Tales of baby switching


  • Living
  • Sunday, 08 Dec 2013

A truck driver discovers he is actually the heir of a wealthy family.

THIS year’s Japanese drama film, Soshite Chichi Ni Naru (literally “Then To Become A Father”) won the Jury Prize at the 66th Annual Cannes Film Festival and other awards. Titled Like Father, Like Son in English, this heart-rending story explores the respective familial bonds of two children who were accidentally swapped at birth because of the hospital’s clerical error, and raised by families of differing social statuses.

The plot thickens when Ryota Nonomiya, an affluent workaholic architect, learns that the six-year-old son he has raised is not his own when Keita undergoes a blood test to be registered at a prestigious primary school.

Sometimes, what is shown in movies and TV dramas or written in fiction does happen in real life. After all, life is like a play.

Baby-switching cases are not isolated, but the recent case whereby it took almost six decades for a Japanese man’s true identity to be revealed is shocking beyond words.

Last month, the Tokyo District Court ordered a hospital to pay ¥32mil (RM1mil) in damages to a 60-year-old man for the hardships he suffered, and ¥6mil (RM190,000) to his three biological brothers who discovered the truth.

A sensor is used to ensure the safety of a newborn in hospital.

The man had been mistakenly switched at birth in 1953 at the hospital. The error set the stage for the unfolding of events akin to those of the classic tale The Prince And The Pauper.

When the child was two, his non-biological father died. He grew up underprivileged. His “mother” was on welfare and had to support her older children.

Before becoming a truck driver, he studied at a night school while toiling in a factory.

The other baby, born 13 minutes later, became the eldest son of a wealthy family. He went to university and now runs a real-estate company. His three younger brothers had long noticed that he didn’t resemble them.

After their parents died, they eventually conducted a DNA test which revealed that he was unrelated to them.

They then checked his hospital records and tracked down their real brother last year. As a result, the truck driver and his biological brothers sued the hospital.

The plaintiff had been deprived of a better life and the chance to meet his biological parents.

Due to the devastating revelation, he experienced tremendous mental anguish and emotional trauma. Nevertheless, his family register was rectified in June, citing him as the eldest son of his biological parents.

Unlike Malaysia, Japan does not issue birth certificates. My husband had to register our son’s birth within 14 days, in his family register, at the ward office in the area where we reside.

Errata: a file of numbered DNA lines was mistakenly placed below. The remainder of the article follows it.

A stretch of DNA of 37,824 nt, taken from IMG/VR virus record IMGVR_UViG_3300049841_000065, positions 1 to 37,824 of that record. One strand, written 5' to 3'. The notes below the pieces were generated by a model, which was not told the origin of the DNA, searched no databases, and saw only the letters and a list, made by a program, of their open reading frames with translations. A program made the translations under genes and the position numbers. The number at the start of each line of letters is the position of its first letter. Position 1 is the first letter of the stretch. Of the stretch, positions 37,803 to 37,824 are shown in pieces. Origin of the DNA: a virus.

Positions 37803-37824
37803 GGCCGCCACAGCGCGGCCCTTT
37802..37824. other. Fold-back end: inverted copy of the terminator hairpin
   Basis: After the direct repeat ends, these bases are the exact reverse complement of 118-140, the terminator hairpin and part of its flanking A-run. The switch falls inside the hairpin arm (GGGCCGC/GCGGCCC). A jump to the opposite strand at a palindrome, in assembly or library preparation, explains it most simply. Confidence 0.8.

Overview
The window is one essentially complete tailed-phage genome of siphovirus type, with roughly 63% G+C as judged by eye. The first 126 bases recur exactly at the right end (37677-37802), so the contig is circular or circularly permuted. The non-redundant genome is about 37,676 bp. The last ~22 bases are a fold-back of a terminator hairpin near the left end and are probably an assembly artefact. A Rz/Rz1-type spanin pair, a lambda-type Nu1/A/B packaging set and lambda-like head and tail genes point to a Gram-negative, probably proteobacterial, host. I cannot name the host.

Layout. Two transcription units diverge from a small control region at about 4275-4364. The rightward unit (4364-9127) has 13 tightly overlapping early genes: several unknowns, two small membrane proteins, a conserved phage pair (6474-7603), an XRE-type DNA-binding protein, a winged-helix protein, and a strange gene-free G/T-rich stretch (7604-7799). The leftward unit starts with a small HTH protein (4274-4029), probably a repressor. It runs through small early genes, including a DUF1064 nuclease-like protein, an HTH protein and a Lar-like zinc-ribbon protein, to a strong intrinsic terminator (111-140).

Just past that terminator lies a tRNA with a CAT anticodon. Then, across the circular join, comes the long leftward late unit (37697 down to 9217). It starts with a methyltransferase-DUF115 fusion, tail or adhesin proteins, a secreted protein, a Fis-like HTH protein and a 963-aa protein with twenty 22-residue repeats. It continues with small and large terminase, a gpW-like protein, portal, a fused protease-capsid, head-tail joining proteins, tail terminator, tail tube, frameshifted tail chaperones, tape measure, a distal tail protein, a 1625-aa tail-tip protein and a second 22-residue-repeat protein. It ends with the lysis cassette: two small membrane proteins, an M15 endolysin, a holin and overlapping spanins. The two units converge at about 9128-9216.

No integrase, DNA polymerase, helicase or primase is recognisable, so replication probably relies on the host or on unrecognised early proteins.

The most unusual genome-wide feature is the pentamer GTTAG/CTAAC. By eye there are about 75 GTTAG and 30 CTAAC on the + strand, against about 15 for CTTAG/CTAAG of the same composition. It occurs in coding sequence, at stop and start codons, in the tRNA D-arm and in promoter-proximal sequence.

An official copy of the family register can be obtained for ¥300 (RM9.50) if one needs proof of one’s identity for any official applications. Family register aside, there are kids and even adults in Japan who still don’t know their blood type. In fact, my Japanese friend’s teenage sons only found out their blood type when they did a blood test for blood donation.

Curiosity and concern prompted me to have my son’s blood type checked when Ken was about two years old.

So, when I took Ken to the healthcare centre at the ward office and paid a small fee for his blood test, my mother-in-law laughingly commented: “Ken has your nose and his father’s eyebrows. Still, you doubt he’s not your son?”

Anyway, Ken’s blood test result merely showed his blood type and nothing regarding the Rhesus factor. A more detailed test for the blood type can be done at a clinic, but it may not be covered by health insurance.

The hospital in which Ken was born did not require mothers to sleep with their babies then.

Over the years, however, security at maternity wards in many hospitals has become tighter.

In one hospital, the maternity ward’s main door is locked and an intercom is used to confirm the visitor’s identity.

A maternity ward at a municipal hospital in Yokohama has a sensor attached to a crib beside the mother’s bed.

The sensor beeps if the baby stops breathing or is taken out of the crib.

Thus, whenever the baby is put into the crib or lifted out, the sensor must be turned on or off. In recent years, the maternity ward in that hospital has allowed visitation by the baby’s siblings, father and grandparents only.

I truly feel sorry for the truck driver. He must have wished he could turn back the clock.

* Sarah Mori, a Malaysian married to a Japanese, resides in Japan.

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